Many people think Tilda Swinton is strange.
By phone, the "Only Lovers Left Alive" star both saluted that perception ("It's ridiculous and hilarious ... it means I can pass unnoticed, and I'm thrilled") and offered three things she thinks are strange:
1. "The strangest part I ever played was that of a corporate lawyer [in "Michael Clayton," for which she won a Best Supporting Actress Oscar]. That was pretty exotic. That felt like a magical beast, and it's strange to imagine that those people actually do exist."
2. That people eat pork belly. "I've just never gone there. I've tried to go there, but I've always refused at that fence. One day someone will make pork belly in such a way that I will find it delicious. So far it's outside of my zone."
3. Willful cruelty and unkindness.
In other words, even if you think Swinton ("The Chronicles of Narnia," "We Need to Talk About Kevin") is odd, you also should think she's awesome. In director Jim Jarmusch's ("Broken Flowers") "Only Lovers Left Alive," opening Friday, the 53-year-old actress plays Eve, a several-thousand-years-old vampire married to Adam (Tom Hiddleston), a much-younger vampire. As in, he's only some 500 years old.
Do you have any sense of something you’d like to do in Chicago if you actually had time to spend here?
The last thing I did in Chicago was I went to the Chicago Art Institute. There’s a really great Sargent painting there of my great-grandmother. Isn’t that an amazing thing to be able to say? And the last time I was in Chicago I was in between two flights and I left the airport and came in and went to the Art Institute, saw the painting and then went back to the airport. It was kind of insane. That was the last thing I did in Chicago ... Anybody who feels like going to the Art Institute to see a painting of Mrs. George Swinton, who's a really great-looking woman in a fabulous dress, go and do it! You will not be cheated.
When you were there did you look around to the other people in the room and say, “That's my great-grandmother”?
I had a huge sign saying "That’s my great-grandmother" hung around my neck. Nobody noticed. Everybody else was doing the same with other paintings.
In “Only Lovers Left Alive,” Adam and Eve are both very old, but it seems like they're still excusive to each other. If everyone was immortal--or as close to immortal as they can get--what do you think would happen to monogamy?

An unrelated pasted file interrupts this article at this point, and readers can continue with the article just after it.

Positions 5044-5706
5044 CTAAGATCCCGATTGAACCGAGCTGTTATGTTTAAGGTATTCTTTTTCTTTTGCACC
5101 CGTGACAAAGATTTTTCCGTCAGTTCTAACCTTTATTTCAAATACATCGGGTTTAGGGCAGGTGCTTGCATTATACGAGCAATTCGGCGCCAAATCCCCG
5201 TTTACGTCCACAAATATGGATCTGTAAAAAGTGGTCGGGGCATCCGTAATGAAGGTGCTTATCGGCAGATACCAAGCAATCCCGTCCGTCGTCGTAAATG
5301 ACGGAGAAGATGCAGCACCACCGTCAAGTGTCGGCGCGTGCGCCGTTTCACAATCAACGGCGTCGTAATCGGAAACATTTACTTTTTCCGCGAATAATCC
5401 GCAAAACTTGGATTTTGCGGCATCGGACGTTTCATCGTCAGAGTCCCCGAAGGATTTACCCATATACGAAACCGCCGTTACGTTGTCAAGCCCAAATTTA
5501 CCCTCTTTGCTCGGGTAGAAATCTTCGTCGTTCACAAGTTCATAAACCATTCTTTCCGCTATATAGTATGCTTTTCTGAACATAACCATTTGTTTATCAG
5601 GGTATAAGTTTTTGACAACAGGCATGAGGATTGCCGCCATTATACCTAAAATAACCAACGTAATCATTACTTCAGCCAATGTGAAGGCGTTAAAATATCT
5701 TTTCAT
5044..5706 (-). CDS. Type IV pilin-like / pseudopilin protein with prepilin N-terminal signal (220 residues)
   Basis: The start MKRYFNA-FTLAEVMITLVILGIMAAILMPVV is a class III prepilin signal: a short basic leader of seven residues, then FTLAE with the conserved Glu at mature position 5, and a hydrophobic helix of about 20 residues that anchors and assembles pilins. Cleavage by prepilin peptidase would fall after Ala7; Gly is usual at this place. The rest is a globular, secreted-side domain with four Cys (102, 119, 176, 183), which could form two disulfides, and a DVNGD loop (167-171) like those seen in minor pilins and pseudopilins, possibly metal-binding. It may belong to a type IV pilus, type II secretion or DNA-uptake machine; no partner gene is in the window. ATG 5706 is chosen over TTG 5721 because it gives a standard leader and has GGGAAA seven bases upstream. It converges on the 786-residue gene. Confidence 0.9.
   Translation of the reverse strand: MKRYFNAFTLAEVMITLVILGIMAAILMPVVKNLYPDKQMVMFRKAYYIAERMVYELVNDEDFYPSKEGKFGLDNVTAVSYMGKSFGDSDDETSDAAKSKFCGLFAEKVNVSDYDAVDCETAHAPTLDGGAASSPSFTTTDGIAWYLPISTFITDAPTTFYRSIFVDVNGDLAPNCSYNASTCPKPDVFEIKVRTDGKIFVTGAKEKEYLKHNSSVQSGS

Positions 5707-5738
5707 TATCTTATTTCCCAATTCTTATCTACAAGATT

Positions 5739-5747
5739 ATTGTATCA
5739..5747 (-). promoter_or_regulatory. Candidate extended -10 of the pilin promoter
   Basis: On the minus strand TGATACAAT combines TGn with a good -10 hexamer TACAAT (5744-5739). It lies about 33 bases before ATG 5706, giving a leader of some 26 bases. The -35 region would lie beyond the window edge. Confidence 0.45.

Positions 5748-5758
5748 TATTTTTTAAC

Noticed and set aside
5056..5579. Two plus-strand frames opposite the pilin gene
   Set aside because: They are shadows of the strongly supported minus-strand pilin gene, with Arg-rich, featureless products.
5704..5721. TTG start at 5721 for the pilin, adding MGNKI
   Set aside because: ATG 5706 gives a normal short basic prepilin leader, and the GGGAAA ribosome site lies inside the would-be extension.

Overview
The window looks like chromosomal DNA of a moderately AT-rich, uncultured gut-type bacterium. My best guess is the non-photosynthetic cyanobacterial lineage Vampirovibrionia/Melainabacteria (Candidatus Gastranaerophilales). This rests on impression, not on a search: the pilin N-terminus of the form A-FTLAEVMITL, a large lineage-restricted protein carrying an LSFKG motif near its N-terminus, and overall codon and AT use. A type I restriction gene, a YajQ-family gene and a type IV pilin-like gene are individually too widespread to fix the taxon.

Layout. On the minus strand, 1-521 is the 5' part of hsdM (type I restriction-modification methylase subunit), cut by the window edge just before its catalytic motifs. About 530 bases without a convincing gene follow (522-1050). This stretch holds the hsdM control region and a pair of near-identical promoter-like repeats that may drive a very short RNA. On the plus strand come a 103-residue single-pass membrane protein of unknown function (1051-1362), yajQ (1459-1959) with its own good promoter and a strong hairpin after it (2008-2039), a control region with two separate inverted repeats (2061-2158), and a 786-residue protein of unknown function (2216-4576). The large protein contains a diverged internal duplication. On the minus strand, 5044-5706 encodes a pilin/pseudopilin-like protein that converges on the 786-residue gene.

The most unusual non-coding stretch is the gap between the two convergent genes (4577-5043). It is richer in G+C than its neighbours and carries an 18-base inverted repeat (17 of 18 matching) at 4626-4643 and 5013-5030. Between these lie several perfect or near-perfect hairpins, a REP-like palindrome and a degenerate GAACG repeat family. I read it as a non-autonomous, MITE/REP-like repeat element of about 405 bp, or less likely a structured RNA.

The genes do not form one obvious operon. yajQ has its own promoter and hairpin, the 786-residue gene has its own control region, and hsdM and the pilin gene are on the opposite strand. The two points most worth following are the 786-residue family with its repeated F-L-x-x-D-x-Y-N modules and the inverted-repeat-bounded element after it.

Well, if you find someone that you really, really like and you really dig, who's really interesting to you, why would you ever go off them? Especially if they're really different from you. I think there's something really great in this film about the fact that Adam and Eve are just so different and so interested by each other. That's why it keeps going. And so of course they do live slightly in different places [Laughs] so they never get sick of each other. Maybe that's got something to do with it. Why would you ever run out of ideas if you like someone that much?
That sounds beautiful, but don't you think that's easier said than done? When couples get it right they get it right, but so many out there have trouble staying together a couple years, much less a thousand years.
Yeah, I suppose. I don't know. I think there's one thing that people are very often tricked into which is this idea that you get together and you have to edit yourself, so that if you like salsa dancing and your sweetheart doesn't like salsa dancing, then you give it up because they don't like it. Sooner or later you’re going to mind that thing; you're going to want to do it. I love the idea that people come together, they really like each other, they like each other for what they are and they don't try to edit each other. They just support each other and keep each other company while they are themselves. I know it sounds ideal, but it's a pretty good formula I would suggest. And if you do live forever there's no particular reason why that formula would ever run out of steam I don't think.
How do you imagine that they met? How did this relationship get started?
Oh, that's so great. I have no idea. I think we can all imagine all sorts of different scenarios. They’ve been married I think four times. In the photograph she finds in his apartment is their fourth wedding. I have no idea. Just fantasize away on how they met.
I was trying to find some corollary with now and how people perceive relationships between people of different ages. When you start to think of someone who is six times your age (500 vs. 3,000), I think that goes beyond cougar into some kind of animal that might not exist.
Oh, yeah. Way beyond unicorn I would say.
Both of them are to varying degrees depressed about human progress or lack thereof. What would impress a vampire? What would people have to do to make Adam and Eve turn that frown upside down?